Chekroun P, Brauer M. The bystander effect and social control behavior: the effect of the presence of others on people's reactions to norm violations. Eur J Soc Psychol 2002;32:853-67.
Alinia S, Khankeh H, Maddah SSB, Negarandeh R. Barriers of pre-hospital services in road traffic injuries in Tehran: the viewpoint of service providers. Int J Community Based Nurs Midwifery 2015;3:272.
Haghparast-Bidgoli H, Hasselberg M, Khankeh H, Khorasani-Zavareh D, Johansson E. Barriers and facilitators to provide effective pre-hospital trauma care for road traffic injury victims in Iran: a grounded theory approach. BMC Emerg Med 2010;10:1.
Khorasani-Zavareh D, Khankeh HR, Mohammadi R, et al. Post-crash management of road traffic injury victims in Iran. Stakeholders' views on current barriers and potential facilitators. ibid. 2009;9:8.
Khankeh HR, Khorasani-Zavareh D, Masoumi G. Why the prominent improvement in prehospital medical response in Iran couldn't decrease the number of death related road traffic injuries. J Trauma Treat 2012;e103.
Rodgers BL. Philosophical foundations of concept development. Concept development in nursing. 2nd edn. Philadelphia: Saunders 2000;7-37.
Alligood MR. Nursing theory: utilization & application: Elsevier Health Sciences; 2013.
Schwartz-Barcott D. An expansion and elaboration of the hybrid model of concept development. In: Concept Development in Nursing Foundations, Techniques, and Applications 2000;129-59.
Broome M, Rodgers B, Knafl K. Integrative literature reviews for the development of concepts. ibid. 2000.
York Cornwell E, Currit A. Racial and social disparities in bystander support during medical emergencies on US Streets. Am J Public Health 2016;106:1049-51.
Pallavisarji U, Gururaj G, Girish RN. Practice and perception of first aid among lay first responders in a southern district of India. Arch Trauma Res 2013;1:155-60.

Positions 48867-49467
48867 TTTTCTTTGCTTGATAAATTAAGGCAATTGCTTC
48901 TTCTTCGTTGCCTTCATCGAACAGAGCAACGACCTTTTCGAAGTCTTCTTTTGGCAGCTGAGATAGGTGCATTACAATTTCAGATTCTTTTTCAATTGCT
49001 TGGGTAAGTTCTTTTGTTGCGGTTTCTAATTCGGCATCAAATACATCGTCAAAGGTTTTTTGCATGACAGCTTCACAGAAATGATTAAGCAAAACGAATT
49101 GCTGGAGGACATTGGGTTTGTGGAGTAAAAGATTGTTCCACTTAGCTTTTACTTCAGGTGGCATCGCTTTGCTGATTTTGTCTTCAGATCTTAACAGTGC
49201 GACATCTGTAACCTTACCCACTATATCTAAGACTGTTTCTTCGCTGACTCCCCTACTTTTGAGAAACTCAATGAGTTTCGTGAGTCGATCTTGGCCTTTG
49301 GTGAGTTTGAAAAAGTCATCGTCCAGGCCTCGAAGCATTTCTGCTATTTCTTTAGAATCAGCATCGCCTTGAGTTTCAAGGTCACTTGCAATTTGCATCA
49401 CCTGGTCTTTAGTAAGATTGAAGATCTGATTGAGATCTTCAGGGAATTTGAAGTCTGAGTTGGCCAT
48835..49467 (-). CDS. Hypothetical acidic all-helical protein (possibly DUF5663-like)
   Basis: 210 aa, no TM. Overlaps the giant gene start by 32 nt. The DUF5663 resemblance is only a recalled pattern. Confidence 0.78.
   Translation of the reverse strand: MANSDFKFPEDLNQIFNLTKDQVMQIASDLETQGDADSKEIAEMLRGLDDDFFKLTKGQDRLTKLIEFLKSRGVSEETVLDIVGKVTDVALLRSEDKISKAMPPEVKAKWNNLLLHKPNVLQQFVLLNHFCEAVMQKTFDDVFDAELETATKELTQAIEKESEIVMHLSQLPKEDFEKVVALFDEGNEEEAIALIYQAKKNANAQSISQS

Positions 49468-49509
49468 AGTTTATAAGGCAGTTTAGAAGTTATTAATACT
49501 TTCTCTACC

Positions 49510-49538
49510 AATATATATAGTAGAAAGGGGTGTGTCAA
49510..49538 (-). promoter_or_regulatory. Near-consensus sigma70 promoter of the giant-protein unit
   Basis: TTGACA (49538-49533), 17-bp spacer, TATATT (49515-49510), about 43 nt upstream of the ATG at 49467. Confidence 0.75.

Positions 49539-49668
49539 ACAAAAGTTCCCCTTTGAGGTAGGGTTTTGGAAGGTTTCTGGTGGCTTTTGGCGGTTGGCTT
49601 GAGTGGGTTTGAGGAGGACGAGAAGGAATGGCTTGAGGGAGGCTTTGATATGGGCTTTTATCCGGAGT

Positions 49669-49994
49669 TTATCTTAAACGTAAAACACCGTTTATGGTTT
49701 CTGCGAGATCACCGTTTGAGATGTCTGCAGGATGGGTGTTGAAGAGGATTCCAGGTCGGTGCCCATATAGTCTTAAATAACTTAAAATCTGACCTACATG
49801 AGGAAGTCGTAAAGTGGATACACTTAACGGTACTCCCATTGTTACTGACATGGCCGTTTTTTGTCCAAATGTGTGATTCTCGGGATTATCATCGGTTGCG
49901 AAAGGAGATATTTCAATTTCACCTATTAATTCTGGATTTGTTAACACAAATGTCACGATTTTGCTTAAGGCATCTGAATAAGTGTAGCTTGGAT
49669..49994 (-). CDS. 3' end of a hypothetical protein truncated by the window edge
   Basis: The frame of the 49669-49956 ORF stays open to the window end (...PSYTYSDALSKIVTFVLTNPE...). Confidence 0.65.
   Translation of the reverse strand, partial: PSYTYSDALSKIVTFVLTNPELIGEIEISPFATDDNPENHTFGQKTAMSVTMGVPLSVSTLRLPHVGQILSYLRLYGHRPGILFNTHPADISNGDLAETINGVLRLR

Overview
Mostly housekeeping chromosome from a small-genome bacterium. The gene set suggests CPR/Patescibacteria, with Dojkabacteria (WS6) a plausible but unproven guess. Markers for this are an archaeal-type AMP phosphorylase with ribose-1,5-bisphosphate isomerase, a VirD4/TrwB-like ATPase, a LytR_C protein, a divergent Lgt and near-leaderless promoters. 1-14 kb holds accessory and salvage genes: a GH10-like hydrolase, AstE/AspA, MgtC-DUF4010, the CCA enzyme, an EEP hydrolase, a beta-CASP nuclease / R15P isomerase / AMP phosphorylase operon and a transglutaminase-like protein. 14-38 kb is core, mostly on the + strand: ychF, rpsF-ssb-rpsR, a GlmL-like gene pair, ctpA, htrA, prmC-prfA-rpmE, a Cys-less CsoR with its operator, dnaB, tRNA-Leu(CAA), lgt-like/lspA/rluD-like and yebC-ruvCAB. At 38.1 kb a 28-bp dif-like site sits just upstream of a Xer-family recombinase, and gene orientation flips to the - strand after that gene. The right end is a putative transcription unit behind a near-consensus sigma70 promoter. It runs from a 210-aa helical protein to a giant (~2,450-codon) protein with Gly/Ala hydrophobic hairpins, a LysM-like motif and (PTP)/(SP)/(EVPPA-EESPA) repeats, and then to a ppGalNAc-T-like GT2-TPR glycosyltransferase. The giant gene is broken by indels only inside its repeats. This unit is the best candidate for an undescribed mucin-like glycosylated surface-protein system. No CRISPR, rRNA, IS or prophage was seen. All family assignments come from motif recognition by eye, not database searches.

Fawcett J. Concept development in nursing: foundations, techniques, and applications. Nurs Res 1994;43:186.
Latane B, Rodin J. A lady in distress: inhibiting effects of friends and strangers on bystander intervention. J Exp Soc Psychol 1969;5:189-202.
Pourshaikhian M, Khorasani-Zavareh D, Gorji HA, Aryankhesal A, Barati A. Workplace violence process against emergency medical services staffs: a grounded theory. Glob J Health Sci 2016;8:213.
Fischer P, Krueger JI, Greitemeyer T, et al. The bystander-effect: a meta-analytic review on bystander intervention in dangerous and non-dangerous emergencies. Psychol Bull 2011;137:517.
Dovidio JF, Piliavin JA, Gaertner SL, Schroeder DA, Clark III RD. The arousal: Cost-reward model and the process of intervention: a review of the evidence. 1991. In: Clark MS, editor. Review of personality and social psychology. Vol. 12. Prosocial behavior. Sage Publications, Inc.
Levine M, Prosser A, Evans D, Reicher S. Identity and emergency intervention: how social group membership and inclusiveness of group boundaries shape helping behavior. Pers Soc Psychol Bull 2005;31:443-53.
Lepper MR, Greene D. The hidden costs of reward: new perspectives on the psychology of human motivation: Psychology Press; 2015.
Bickman L. The effect of another bystander's ability to help on bystander intervention in an emergency. J Exp Soc Psychol 1971;7:367-79.
Batson CD, Ahmad N, Lishner DA, Tsang J. Empathy and altruism. In: Oxford handbook of hypo-egoic phenomena: theory and research on the quiet ego. Brown KW, Leary MR, editors. 2016;161-74.
Batson CD, Lishner DA, Stocks EL. The empathy-altruism hypothesis. In: The Oxford handbook of prosocial behavior 2015;259-68.
Persson BN, Kajonius PJ. Empathy and universal values explicated by the empathy-altruism hypothesis. J Soc Psychol 2016;156:610-9.